The use of pleasure craft continued until 22 March 1967, when the NZ4113 took off from Te Whanga Lagoon for its last voyage to Wellington. The RNZAF Bristol Freighters then offered frequent flights to the Chathams. RNZAF's last RNZAF mission was on the Bristol Freighter NZ5904 on January 19, 1968.
RNZAF was able to serve Hapupu airport under less strict conditions than a civilian airport operating company, and the transfer from the air force to Safe Air required an extension of the airstrip in Hapupu from 1035 to 1425 meters. The work was concluded in September 1967, although it took several month for the lawn department to be sufficiently concentrated to permit the extension of the take-off and landing area.
A Safe Air Bristol Freighter brought a Graham Stewart & Co (1965) Ltd. Cessna 180 ZK-BWK and a chopper to the Chathams on 24 February 1968 to help the burgeoning cancer community. Helicopters were built on Pitt Island, lifting and resetting the crab shells, while the Cessna 180 flown the crab cocks to Chatham for freeze and packaging for shipping to New Zealand and exports to the United States.
At the beginning of August 1968, the number of flights was raised from one to two per week for a probationary three-month time. From the first flights in January to July, 36 flights with 1147 people were operated. Chatham Islanders were enthusiastic about the new services and saw the possibilities it provided for the development of domestic industries.
The Chathams flew a sample shipment of first-class meats to Wellington on September 10, 1968. Safe-air made a cheaper trip to the Chathams the following mon. Governor General Sir Arthur Porritt and Lady Porritt made an offical trip to the isles. Safe Air Services were discontinued after the plane trip on July 2.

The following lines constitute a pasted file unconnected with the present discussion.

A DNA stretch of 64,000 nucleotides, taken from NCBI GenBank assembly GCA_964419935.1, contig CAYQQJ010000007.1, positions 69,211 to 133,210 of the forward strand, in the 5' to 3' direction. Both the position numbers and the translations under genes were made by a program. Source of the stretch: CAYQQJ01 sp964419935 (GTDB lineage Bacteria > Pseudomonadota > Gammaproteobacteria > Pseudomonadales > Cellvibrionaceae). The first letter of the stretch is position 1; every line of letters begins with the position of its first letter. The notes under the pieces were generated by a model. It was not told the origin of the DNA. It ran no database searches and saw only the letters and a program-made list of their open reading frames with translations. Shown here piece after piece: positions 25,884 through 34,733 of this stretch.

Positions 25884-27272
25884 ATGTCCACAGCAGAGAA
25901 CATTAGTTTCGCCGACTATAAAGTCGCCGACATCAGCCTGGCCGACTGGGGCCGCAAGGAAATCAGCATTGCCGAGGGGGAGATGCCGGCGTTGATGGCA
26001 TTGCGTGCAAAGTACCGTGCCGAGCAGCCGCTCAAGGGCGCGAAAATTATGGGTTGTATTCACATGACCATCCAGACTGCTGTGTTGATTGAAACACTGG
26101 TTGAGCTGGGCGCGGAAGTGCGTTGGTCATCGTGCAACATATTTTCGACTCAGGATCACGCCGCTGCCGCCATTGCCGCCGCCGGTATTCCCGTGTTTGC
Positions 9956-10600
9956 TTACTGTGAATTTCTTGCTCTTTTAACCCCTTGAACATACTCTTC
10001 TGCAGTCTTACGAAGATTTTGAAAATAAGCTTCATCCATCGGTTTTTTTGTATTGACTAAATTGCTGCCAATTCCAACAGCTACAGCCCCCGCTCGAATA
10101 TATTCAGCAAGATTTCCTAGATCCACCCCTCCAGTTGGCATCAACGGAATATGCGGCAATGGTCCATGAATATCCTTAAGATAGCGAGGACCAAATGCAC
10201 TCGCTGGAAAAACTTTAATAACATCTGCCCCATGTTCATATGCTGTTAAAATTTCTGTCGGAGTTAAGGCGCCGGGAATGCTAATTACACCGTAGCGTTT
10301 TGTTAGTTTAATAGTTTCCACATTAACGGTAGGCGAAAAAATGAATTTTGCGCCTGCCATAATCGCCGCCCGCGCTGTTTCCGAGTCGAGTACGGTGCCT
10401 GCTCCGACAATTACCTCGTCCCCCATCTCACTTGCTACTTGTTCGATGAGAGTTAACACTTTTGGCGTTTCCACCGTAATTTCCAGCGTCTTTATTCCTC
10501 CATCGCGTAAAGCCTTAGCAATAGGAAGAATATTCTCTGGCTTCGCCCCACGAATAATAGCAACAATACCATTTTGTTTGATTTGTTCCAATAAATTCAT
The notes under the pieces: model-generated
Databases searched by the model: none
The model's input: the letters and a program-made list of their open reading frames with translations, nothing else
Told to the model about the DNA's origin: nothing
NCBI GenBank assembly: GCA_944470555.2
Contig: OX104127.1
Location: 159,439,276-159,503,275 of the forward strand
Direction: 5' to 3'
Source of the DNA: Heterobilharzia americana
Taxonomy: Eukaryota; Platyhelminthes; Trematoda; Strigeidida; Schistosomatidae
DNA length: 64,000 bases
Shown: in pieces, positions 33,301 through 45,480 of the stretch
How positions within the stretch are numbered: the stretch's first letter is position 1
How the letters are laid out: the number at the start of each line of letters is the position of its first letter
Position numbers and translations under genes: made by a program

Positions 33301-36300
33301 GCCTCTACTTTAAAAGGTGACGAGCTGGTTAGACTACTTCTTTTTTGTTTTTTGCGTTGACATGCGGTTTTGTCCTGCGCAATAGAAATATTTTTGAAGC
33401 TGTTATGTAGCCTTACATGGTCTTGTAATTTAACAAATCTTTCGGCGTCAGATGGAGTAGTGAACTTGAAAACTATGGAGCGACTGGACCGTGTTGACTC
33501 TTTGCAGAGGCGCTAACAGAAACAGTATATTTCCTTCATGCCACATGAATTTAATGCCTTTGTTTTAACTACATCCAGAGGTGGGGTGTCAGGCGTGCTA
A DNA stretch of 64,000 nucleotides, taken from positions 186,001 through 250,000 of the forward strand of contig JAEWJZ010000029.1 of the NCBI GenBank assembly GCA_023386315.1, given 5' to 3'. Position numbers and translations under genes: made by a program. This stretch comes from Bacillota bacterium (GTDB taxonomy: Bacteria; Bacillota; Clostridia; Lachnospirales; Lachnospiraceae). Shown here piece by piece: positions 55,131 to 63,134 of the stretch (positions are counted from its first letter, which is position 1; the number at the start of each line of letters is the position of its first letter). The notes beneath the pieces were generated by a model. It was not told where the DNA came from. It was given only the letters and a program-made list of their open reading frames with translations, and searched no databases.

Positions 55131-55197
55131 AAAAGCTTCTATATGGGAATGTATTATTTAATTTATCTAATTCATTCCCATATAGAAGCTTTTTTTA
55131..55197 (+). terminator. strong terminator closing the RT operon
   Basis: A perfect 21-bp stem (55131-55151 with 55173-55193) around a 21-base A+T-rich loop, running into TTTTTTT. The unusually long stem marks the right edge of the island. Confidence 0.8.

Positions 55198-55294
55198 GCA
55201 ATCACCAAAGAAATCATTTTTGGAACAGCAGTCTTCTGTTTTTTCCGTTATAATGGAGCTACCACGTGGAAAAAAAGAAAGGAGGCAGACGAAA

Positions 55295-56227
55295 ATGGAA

On the next morning Tasman Air restarted air travel with Piper Navajo ZK-CUF. Tasman Air took off from Christchurch twice a week on 22 July. The Navajo had to have enough gas for the plane's homeward journey so that one pilots and co-pilots could only carry four Christchurch and six Chatham pilots on the comeback.
Safe Air services recommenced on 29 July. Hapupu's condition was a permanent theme for Safe Air's Bristol Freighter airlines. Tasman Air from Christchurch has persuaded Safe Air to investigate the option of providing a Christchurch-Chatham Islands flight itinerary. Wellington was originally chosen as the final destination on the continent by the Internal Affairs Department after a user poll showed that 51% of travellers came from the Upstate.